circumstances and era of the culture. The dominance of culture could be changed in region

and time. One should be realized that no judgment on culture could be made because culture

cannot be judged into right or wrong.

In the file Bernice Bobs Her Hair, there were two girls in the film. Margery knew

how to treat boys in a manipulative way that she can be ahead of boys, and another one,

Bernice, barely knew about boys and was shy to make a conversation with boys. After the
training from the sophisticated girl, Margery, Bernice made a line that she will bob her hair. It

was not a common thing that girl gets a short cut, so that she got attention from boys by

saying the line. The line was so successful that pretty much every boy in the town was

interested into Bernice, and Margery got jealous and she lured Bernice into going through

with bobbing her hair. After Bernice got a haircut, the boys lost interest in her. She realized

that she was tricked by Margery. Margery showed how girl did the typical socializing in the

era. The woman was represented in a passive way. The woman didn’t get to have a car to go

anywhere. Woman used a way of saying that flirt boys so they could make a more interesting

and longer conversation with a boy. The film showed the position of woman in that era.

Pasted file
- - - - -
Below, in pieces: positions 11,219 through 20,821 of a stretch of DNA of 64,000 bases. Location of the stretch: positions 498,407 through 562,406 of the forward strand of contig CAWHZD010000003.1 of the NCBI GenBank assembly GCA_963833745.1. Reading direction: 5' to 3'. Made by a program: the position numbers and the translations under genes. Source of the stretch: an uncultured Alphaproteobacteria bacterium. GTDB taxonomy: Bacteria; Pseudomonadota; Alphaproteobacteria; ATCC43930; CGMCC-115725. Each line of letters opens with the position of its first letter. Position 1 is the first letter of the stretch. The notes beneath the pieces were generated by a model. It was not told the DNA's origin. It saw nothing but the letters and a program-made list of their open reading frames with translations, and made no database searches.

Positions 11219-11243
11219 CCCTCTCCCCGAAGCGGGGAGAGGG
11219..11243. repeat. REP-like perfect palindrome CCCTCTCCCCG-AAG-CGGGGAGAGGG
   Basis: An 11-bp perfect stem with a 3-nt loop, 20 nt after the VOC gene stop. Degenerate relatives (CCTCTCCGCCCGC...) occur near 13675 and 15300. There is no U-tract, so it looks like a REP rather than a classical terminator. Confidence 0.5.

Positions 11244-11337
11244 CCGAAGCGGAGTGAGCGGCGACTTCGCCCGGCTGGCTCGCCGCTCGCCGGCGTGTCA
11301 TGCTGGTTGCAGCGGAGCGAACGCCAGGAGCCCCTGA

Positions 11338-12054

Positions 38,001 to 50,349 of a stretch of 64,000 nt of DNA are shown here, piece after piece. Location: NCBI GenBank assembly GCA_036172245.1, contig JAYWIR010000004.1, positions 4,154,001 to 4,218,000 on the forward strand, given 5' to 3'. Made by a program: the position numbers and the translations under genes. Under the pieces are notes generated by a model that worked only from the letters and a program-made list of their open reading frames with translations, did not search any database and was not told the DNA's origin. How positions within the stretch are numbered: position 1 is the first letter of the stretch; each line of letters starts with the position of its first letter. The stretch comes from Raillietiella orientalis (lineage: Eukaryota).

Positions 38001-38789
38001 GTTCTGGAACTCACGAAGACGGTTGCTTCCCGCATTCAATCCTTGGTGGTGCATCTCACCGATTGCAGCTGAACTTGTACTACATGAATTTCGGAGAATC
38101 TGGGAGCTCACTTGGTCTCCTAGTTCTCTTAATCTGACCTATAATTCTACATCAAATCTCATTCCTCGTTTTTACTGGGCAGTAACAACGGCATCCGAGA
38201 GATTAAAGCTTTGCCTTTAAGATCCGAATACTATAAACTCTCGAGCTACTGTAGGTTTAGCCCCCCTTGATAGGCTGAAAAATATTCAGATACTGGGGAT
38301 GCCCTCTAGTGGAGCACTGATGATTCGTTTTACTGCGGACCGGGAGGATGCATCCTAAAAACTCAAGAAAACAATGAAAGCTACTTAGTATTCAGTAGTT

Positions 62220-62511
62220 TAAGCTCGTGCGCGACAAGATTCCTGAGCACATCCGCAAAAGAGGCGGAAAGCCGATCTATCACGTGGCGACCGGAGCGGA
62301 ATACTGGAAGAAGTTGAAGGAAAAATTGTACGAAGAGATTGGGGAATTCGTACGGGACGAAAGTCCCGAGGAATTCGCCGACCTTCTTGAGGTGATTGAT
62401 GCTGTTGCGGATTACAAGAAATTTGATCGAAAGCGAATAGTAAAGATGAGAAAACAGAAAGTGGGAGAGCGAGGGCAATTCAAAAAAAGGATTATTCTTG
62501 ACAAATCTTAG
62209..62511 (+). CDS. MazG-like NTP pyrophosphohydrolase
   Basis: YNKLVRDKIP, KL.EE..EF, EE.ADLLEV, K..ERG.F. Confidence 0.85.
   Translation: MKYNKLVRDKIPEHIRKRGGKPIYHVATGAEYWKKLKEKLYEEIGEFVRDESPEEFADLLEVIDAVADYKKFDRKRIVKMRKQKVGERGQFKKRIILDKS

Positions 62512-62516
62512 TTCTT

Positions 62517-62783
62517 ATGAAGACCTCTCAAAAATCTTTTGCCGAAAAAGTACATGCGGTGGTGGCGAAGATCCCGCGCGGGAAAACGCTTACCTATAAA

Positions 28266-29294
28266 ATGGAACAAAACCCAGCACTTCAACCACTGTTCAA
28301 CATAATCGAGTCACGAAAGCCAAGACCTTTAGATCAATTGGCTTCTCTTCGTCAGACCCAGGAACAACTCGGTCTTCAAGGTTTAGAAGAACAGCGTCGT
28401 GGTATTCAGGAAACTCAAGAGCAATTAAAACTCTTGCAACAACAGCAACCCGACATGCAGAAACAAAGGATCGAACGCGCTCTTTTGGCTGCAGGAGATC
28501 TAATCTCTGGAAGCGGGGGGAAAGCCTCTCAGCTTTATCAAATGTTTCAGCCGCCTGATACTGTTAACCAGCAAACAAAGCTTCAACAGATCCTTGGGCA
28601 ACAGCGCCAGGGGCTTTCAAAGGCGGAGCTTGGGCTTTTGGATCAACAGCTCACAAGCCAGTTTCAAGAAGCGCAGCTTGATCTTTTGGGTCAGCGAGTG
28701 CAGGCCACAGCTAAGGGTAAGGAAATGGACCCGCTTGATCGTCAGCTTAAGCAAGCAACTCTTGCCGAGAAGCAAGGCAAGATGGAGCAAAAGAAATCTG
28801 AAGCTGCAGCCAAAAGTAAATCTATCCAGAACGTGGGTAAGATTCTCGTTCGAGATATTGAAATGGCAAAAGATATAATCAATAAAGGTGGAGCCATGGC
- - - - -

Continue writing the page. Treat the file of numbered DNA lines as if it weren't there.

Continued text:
In late 19th century, the figurative figure for a black, Sambo, often represented as a

person who does not want to work at all and spend most of time with music, and play. It also

represented as a childish way. In later, it became into minstrel, which seemed like that the

black has no worries and just hanging out all day and night with a dance and musical

accompaniment. In the little bit later time, there was a Zip Coon, which represented the black

trying to be civilized but failed. This created that the black have ludicrous image getting into

white society. These were the image of black before the civil war. These images were

stereotyped by white so that these images were used to be defensive toward slavery, which

implies that the black were inferior enough to become slaves.

After 1900, the large number of black people was moved into north from south part

of USA. The white people regarded as threat of expanding black labor force. Another type of

black stereotyped was made. Some of the facial or appearance were exaggerated to show that

the black were ugly. Many of the picture and media depicted the black as a happy servant.

The black always had a big smile on the face and was in a uniform. One of the common roles